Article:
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Journal Article


Esseh SS, Ry-Kottoh LA, Denyo MM. PLoS One 2022; 17(11): e0278100.


(Copyright © 2022, Public Library of Science)






The concept of safety climate has gained attention from safety experts as one of the most efficient and effective ways to deal with occupational accidents and injuries across industries. This paper explores the safety climate and the effect of employees' demographic variables on the safety climate perception in the printing industry. We adopted the Safety Climate Scale (SCS) developed by Ghahramani and Khalkhali to measure the safety climate in the print manufacturing industry of Ghana. Our findings, based on all the dimensions in the scale, revealed an unsafe safety climate. Also, there was a correlation between demographic factors (age, gender, experience, and education) and perception of workplace safety climate. The major contribution of this paper is to extend empirical research that provides a greater understanding of the health and safety environment within the printing industry of Ghana and the personal and collective attitudes and patterns of behaviour that determine the commitment to organisations' health and safety practices. These findings are important for managers in the printing industry because they provide evidence about the current safety climate so that management can take the action to reduce risks and improve performance. To improve the safety climate, we recommend that management and other stakeholders within the printing industry must commit and communicate effectively, embrace safety practices and procedures, and be more accountable and responsible to minimise the effects of a poor safety climate.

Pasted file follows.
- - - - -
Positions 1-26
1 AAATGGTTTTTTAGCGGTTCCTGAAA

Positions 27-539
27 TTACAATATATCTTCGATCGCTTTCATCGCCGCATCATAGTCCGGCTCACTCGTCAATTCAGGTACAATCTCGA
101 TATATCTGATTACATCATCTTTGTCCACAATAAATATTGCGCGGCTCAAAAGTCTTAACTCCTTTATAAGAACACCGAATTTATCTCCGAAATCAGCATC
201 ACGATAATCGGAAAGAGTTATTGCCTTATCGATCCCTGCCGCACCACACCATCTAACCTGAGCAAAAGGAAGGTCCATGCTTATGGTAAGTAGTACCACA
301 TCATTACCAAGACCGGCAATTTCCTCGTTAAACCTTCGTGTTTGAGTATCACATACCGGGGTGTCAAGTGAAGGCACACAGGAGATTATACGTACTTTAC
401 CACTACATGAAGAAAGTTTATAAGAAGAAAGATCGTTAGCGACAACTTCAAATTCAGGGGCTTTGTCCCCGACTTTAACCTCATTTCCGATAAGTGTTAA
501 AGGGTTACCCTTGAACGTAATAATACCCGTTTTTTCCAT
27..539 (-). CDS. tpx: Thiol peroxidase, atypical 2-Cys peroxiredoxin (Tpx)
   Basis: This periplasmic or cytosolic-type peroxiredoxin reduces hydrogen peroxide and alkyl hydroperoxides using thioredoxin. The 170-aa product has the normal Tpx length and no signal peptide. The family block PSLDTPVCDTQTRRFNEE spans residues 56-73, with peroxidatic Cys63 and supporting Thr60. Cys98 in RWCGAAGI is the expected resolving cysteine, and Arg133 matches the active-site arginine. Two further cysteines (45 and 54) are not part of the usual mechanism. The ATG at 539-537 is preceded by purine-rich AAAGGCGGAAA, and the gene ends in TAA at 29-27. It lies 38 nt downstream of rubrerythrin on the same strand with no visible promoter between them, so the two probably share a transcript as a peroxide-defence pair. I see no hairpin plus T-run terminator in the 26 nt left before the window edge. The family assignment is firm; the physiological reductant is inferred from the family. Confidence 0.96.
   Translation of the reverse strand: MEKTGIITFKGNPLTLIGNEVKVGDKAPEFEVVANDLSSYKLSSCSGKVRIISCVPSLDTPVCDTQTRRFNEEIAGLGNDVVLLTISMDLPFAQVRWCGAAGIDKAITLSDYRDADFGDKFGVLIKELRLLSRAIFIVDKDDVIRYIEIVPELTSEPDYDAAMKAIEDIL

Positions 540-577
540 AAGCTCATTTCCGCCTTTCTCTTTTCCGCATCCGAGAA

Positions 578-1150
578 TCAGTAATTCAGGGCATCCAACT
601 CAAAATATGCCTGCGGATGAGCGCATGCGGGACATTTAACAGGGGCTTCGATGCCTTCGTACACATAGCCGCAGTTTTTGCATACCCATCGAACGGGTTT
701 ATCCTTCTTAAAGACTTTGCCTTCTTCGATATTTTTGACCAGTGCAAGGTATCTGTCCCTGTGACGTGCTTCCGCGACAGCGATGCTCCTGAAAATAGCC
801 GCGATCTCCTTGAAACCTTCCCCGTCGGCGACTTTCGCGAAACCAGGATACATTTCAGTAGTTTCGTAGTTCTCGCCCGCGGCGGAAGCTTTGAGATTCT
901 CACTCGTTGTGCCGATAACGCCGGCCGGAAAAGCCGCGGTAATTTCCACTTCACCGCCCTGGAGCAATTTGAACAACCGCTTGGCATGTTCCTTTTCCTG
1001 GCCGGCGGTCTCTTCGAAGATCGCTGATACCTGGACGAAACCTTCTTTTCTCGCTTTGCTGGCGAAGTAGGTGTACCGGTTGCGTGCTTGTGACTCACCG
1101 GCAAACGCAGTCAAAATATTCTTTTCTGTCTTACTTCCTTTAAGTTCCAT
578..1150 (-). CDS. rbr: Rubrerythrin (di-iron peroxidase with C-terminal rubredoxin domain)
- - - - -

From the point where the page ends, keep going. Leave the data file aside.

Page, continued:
Language: en


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